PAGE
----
The Democratic National Committee discovers that someone without authorization is accessing their servers and has administration privileges. They contact CrowdStrike, a cybersecurity firm, to investigate.
CrowdStrike is able to trace the infiltrator back to Russia the next day.
No one knew just how bad the breach was — but it was clear that a lot more than a single filing cabinet worth of materials might have been taken. A secret committee was immediately created, including… Michael Sussmann, a former cyber crimes prosecutor at the Department of Justice who now works at Perkins Coie, the Washington law firm that handles D.N.C. political matters.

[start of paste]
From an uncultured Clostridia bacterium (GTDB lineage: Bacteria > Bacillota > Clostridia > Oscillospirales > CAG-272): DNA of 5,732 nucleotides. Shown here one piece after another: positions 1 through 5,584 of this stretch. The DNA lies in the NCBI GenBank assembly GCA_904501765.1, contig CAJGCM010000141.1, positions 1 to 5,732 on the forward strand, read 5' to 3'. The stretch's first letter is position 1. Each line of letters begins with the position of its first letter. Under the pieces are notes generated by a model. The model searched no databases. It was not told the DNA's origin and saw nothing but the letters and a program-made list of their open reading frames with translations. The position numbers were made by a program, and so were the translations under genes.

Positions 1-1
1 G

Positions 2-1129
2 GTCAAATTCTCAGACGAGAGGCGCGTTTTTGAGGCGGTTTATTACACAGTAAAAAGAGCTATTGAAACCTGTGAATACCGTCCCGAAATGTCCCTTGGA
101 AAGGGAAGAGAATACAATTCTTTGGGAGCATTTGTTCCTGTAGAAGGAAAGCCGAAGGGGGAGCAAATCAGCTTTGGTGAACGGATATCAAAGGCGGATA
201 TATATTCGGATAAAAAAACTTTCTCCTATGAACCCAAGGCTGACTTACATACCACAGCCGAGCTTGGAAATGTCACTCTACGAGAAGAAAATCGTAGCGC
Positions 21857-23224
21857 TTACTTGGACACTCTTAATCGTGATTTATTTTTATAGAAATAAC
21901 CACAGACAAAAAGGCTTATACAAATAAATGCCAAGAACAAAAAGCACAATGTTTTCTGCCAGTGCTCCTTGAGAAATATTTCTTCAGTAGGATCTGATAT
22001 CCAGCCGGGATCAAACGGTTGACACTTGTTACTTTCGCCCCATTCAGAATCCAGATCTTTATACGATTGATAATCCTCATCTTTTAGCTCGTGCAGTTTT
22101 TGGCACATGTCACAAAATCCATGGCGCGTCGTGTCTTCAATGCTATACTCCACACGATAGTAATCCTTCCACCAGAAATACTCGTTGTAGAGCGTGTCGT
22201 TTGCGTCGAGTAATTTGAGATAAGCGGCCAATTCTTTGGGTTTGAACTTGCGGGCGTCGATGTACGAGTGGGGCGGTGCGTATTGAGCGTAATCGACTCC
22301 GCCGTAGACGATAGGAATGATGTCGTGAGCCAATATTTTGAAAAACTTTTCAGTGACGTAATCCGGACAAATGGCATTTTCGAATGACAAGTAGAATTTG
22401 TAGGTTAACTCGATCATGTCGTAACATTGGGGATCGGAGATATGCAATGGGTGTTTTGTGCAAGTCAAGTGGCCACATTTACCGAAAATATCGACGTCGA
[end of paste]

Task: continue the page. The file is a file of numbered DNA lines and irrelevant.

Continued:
“Three most important questions,” Mr. Sussmann wrote to his clients the night the break-in was confirmed. “1) What data was accessed? 2) How was it done? 3) How do we stop it?”
Mr. Sussmann instructed his clients not to use D.N.C. email because they had just one opportunity to lock the hackers out — an effort that could be foiled if the hackers knew that the D.N.C. was on to them.
“You only get one chance to raise the drawbridge,” Mr. Sussmann said. “If the adversaries know you are aware of their presence, they will take steps to burrow in, or erase the logs that show they were present.”
Photo: Gage Skidmore